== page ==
The initial public offering from Tamilnad Mercantile Bank (TMB) is an important one. TMB is not only among the last well-known scheduled commercial banks to hit the market but the IPO is also coming amid several legal battles, including the one that unfolded on Friday last week. Questions have been raised regarding some of the shareholders and this is under scrutiny by the RBI and ED
With nearly 30 per cent of the existing shareholders locked in due to these legal proceedings, investors considering TMB IPO should be mindful that the outcome of all this litigation could dampen the sentiments around the stock, post listing. However, what could give some comfort is that the bank, being a listed regulated entity, could pretty much put an end to several hostile takeover attempts that it has witnessed in the past.
Interestingly, it’s also the only bank to roll out an IPO for fresh issue of capital and not an offer for sale. The intent of the IPO is to comply with capital raise norms prescribed by the RBI. With branch expansions put on hold since 2019 as the bank didn’t meet regulatory requirements, the IPO is aimed at remedying the situation.
As TMB is not a case of a stressed bank going public, valued at 1.4x FY22 price to book, its asking rate appears reasonable. Also, it scores over peers, whether mid-sized banks or regional players, in terms of asset quality and return ratios and hence we recommend investors to subscribe to the IPO.
Initially set up as Nadar Bank in 1921, a community that represents traders and businessmen in Tamil Nadu, the State continues to account for a chunk of its business (75 per cent). A deeper reading of the numbers suggests the concentration impact has worked positively for the bank rather than being a risk factor. In TN, the bank’s 5-year customer retention ratio was nearly 82 per cent. Likewise in Andhra Pradesh, the number stood at 77 per cent. Interestingly, even in States such as Maharashtra, Karnataka, and Gujarat, the proportion of longstanding customers is 58–68 per cent.
Further, catering to the financially literate population, the bank has managed to build a very high proportion of secured loan assets. At nearly 99 per cent in FY22, TMB’s share of secured loans was undoubtedly the best in the industry. This factor played an important role in ensuring a sharp decline in the gross NPA ratio, from 3.44 per cent in FY21 to 1.69 per cent in FY22.
Likewise, retail, agri and MSME loans accounted for 88 per cent of the bank’s total loan book, and this was the highest among mid-cap banks such as RBL, IDFC First, Federal Bank and City Union Bank. What also provides comfort is that over 60 per cent of TMB’s retail book comprises home loans, which adds stability to the book.
Another interesting factor about its loan book composition is its granularity. The average ticket sizes of retail and agri-loans stood at ₹4.7 lakh and ₹1.3 lakh respectively in FY22. Only 3.6 per cent of the bank’s total book had a ticket size exceeding ₹25 lakh and loans in the ₹1 lakh to ₹5 lakh range accounted for 44 per cent of the total book. This extent of granularity can be handy in times of distress.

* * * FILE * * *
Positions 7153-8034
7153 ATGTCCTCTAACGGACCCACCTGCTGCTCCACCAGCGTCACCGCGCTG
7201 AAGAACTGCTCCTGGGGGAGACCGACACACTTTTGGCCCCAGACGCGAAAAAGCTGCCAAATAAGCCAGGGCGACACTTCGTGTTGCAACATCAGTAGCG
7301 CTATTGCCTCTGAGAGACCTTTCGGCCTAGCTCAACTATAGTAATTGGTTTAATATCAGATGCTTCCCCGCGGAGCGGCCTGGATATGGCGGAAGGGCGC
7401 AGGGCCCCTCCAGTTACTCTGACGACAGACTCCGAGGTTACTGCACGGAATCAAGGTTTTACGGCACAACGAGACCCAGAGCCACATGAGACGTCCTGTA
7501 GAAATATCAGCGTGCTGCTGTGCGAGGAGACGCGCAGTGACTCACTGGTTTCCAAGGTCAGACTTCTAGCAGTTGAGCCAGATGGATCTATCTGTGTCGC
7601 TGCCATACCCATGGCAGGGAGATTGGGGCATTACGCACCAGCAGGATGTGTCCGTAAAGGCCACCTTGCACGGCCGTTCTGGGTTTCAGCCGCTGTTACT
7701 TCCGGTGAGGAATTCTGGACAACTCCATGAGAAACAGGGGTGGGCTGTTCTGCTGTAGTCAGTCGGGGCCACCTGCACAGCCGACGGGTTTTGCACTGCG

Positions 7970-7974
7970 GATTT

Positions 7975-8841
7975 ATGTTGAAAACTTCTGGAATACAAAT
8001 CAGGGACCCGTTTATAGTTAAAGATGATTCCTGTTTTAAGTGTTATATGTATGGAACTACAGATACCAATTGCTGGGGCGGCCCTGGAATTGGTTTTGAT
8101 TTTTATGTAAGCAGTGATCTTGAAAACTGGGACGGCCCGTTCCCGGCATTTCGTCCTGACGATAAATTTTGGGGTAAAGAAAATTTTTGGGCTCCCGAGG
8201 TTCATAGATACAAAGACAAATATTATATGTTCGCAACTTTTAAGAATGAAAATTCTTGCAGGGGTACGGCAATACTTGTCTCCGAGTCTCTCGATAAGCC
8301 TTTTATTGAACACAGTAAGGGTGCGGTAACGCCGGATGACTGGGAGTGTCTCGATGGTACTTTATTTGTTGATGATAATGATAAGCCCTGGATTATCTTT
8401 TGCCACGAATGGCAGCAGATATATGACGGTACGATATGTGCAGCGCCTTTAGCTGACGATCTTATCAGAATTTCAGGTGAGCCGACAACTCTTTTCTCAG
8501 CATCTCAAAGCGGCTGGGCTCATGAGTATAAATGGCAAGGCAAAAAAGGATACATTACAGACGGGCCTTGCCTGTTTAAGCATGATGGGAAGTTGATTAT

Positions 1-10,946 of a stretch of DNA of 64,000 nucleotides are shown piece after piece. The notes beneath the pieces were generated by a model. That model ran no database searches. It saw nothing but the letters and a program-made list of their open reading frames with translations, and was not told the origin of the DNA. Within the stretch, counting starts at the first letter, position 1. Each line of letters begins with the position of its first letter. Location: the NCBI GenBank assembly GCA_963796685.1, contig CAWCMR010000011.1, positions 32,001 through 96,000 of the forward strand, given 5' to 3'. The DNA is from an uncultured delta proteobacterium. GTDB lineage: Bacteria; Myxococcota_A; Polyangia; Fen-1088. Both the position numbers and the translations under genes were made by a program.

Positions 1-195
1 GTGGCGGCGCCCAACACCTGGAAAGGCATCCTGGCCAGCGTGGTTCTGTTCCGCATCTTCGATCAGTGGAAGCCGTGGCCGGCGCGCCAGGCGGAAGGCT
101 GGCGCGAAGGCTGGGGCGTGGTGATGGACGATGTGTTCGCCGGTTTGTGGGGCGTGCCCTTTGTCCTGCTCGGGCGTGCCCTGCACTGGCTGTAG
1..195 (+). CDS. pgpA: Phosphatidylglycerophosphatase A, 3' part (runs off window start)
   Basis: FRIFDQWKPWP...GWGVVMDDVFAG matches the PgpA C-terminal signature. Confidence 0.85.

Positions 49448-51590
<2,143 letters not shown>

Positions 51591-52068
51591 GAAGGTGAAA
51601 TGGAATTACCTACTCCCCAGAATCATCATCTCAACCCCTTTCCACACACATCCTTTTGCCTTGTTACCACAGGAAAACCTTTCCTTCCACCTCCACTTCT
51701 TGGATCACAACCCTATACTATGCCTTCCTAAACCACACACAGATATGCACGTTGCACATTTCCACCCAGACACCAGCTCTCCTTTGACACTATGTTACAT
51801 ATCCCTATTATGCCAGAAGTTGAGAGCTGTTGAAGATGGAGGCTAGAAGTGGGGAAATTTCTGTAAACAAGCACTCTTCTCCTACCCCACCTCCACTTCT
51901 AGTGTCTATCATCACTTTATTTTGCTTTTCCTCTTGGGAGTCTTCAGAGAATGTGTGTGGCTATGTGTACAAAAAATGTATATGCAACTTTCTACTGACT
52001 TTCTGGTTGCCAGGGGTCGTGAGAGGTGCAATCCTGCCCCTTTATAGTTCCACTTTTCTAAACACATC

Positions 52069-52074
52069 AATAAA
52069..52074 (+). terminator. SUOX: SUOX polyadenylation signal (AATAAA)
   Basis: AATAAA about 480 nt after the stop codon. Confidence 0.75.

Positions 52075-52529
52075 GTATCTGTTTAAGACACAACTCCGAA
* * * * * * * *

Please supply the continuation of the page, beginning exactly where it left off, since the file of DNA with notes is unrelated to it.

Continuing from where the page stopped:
TMB’s net interest margin (NIM) in FY22 stood at 4.1 per cent. However, investors should consider this a one-off as the bank booked some interest reversals last fiscal. Therefore, going by its historic performance, NIM of 3.85–3.95 per cent seems more achievable.
This aspect could surprise investors. At 1.69 per cent gross NPA (0.95 per cent net NPA) in FY22, slippages ratio at 1.6 per cent and credit cost at 0.4 per cent, TMB’s asset quality numbers were superior to peers such as Karur Vysya Bank, City Union Bank, DCB Bank and RBL Bank. This a key factor that justifies TMB’s valuations based on FY22 financials. That said, most of TMB’s peers witnessed a sharp improvement in asset quality parameters in the June quarter of FY23. How much improvement TMB has seen for the current fiscal will only be known post listing.
Risks to consider
Apart from the litigation surrounding the bank, investors should be mindful that one of the main objectives of the IPO is that the bank can restart opening of branches. With 100–150 branches likely to be opened in the next 18-24 months, as per news reports, and most of them expected to be set up outside Tamil Nadu, it could hike up TMB’s cost to income ratio which, at 42.1 per cent in FY22, was best among peers. A new branch usually takes about three years to break even and therefore the cost pressures could be prolonged for the bank, and not a one-off.
Also, the infusion of ₹832 crore through the IPO would take TMB’s capital adequacy up from 22.1 per cent in FY22 to 25 per cent, post issue. A likely increase in operating costs and the pressure from carrying cost of capital may strain the bank’s return profile, which currently is the best in class and next to CSB. In FY22, the bank’s ROE stood at 16.6 per cent and ROA at 1.7 per cent.
The current MD & CEO’s tenure ended on September 3 (Saturday) and he has been replaced by S Krishnan, former MD & CEO of Punjab and Sind Bank. Usually, a change of guard at a bank sees some amount of kitchen-sinking. This factor may play out in FY23, and investors should be mindful of this risk.